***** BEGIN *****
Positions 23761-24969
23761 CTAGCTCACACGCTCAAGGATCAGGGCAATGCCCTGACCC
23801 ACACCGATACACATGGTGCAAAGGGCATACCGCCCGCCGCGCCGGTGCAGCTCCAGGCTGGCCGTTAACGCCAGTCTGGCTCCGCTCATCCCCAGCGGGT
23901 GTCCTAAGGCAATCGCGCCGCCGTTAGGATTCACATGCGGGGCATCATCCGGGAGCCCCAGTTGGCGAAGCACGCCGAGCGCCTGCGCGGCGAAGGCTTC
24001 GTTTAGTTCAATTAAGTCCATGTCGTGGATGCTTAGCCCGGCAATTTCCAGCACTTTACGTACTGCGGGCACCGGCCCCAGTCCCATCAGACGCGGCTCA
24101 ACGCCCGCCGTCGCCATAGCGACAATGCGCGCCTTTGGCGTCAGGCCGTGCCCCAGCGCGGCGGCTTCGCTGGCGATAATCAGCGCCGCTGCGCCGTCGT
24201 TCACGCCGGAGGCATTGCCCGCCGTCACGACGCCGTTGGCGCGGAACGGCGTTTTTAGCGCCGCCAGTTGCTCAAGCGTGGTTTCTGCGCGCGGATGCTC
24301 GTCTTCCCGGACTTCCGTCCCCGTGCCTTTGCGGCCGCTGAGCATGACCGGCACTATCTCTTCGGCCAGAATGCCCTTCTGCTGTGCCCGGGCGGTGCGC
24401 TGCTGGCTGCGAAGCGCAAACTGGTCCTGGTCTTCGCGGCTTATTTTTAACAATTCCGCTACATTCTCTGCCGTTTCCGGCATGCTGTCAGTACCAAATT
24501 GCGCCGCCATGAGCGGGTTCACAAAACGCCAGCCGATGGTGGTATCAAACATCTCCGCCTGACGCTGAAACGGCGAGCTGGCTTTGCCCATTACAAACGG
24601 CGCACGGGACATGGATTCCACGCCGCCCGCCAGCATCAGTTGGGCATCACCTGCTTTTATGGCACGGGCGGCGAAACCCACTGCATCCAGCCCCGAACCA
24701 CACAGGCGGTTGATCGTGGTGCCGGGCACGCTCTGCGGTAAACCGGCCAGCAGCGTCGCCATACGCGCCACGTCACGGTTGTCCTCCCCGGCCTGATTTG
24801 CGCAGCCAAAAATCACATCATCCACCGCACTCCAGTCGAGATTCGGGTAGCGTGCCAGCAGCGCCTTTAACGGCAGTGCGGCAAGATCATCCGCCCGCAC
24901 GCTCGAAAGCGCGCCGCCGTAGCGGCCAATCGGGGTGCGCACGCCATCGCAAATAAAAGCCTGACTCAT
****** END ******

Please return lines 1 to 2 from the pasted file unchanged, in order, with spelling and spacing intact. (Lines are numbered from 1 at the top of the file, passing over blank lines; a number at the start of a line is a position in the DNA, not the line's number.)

Positions 23761-24969
23761 CTAGCTCACACGCTCAAGGATCAGGGCAATGCCCTGACCC